Optimizing for high-volume keywords gives you an opportunity to get a lot of traffic to your site, which can be a boon for business. Word of caution, though: Volume alone isn’t worth justifying the optimization of a phrase. You also have to look at the quality of traffic a keyword will deliver, among other things. But when the stars align, volume can be good. Really good!
On the flip side of that, sometimes there are some highly profitable opportunities with the less competitive (and usually lower-volume) phrases. I’m talking low rather than no volume here. As long as a phrase has a potential to deliver traffic, it’s worth considering for inclusion in your optimization campaign.
Many times, these low-volume phrases are also very low on the competition scale, which can signal a big opportunity to create content where no one else has it. And that content can deliver rankings for which no one is currently competing.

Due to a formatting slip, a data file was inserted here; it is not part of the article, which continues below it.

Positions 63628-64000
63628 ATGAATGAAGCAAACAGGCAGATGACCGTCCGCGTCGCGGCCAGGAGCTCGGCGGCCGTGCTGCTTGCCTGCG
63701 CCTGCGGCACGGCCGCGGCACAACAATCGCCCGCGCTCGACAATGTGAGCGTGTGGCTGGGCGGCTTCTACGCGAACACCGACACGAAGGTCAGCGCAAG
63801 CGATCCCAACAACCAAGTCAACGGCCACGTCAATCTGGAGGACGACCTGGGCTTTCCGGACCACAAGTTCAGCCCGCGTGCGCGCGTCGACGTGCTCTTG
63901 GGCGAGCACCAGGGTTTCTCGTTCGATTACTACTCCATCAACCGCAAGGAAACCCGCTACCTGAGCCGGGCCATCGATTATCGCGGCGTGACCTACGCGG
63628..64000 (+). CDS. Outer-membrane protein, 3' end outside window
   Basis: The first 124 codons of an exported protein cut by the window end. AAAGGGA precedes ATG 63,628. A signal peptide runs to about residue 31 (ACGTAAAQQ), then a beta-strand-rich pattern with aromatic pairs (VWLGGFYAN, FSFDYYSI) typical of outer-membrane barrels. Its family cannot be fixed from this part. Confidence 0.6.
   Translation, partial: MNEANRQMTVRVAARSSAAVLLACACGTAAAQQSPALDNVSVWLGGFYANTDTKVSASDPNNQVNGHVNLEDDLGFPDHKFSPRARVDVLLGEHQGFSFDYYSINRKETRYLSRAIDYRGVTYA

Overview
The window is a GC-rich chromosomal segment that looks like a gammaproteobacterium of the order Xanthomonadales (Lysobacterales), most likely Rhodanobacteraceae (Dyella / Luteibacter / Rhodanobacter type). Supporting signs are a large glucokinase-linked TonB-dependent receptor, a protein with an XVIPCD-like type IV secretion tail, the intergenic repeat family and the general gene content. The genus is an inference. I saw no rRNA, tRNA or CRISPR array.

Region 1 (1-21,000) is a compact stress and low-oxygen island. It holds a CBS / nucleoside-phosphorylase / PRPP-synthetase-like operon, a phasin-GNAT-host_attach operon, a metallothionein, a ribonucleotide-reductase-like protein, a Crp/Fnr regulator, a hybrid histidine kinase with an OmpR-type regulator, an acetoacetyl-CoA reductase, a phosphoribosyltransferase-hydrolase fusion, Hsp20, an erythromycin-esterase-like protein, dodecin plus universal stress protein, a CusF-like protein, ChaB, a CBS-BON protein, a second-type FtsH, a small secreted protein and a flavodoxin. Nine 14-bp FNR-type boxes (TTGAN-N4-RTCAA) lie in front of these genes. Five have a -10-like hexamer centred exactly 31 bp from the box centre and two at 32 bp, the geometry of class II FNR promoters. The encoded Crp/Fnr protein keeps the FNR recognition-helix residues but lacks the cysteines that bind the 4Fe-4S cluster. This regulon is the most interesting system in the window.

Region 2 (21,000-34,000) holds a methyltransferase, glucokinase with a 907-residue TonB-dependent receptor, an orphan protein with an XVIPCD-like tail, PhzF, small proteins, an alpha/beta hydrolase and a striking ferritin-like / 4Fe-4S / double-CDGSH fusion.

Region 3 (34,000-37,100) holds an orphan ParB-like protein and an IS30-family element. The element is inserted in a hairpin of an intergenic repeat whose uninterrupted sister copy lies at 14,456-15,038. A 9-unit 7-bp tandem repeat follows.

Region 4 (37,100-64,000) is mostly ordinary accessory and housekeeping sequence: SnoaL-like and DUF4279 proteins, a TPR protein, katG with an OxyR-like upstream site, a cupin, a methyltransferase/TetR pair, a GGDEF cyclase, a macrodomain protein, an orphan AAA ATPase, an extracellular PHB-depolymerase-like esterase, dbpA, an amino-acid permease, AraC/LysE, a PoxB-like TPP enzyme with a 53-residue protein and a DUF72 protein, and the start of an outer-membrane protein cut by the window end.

Optimize for enough of these low-competition phrases, and you may find that collectively, they deliver more traffic more quickly than the high-volume phrases.
Because keyword optimization is really all about creating content that uses the same language as your visitors, it’s important for you to use your keywords in a way that will entice visitors to click from the search results to your website.
This is where title tag and meta description optimization comes in. Don’t optimize just for search engine rankings. Additionally, write enticing title and meta description tags that compel searchers to click your result over competitors who are also ranked on the same page of the search results.
Aside from getting the click from search results to your page, you also need to deliver searchers to the page that best fits the intent of their search. Keyword research can help with this.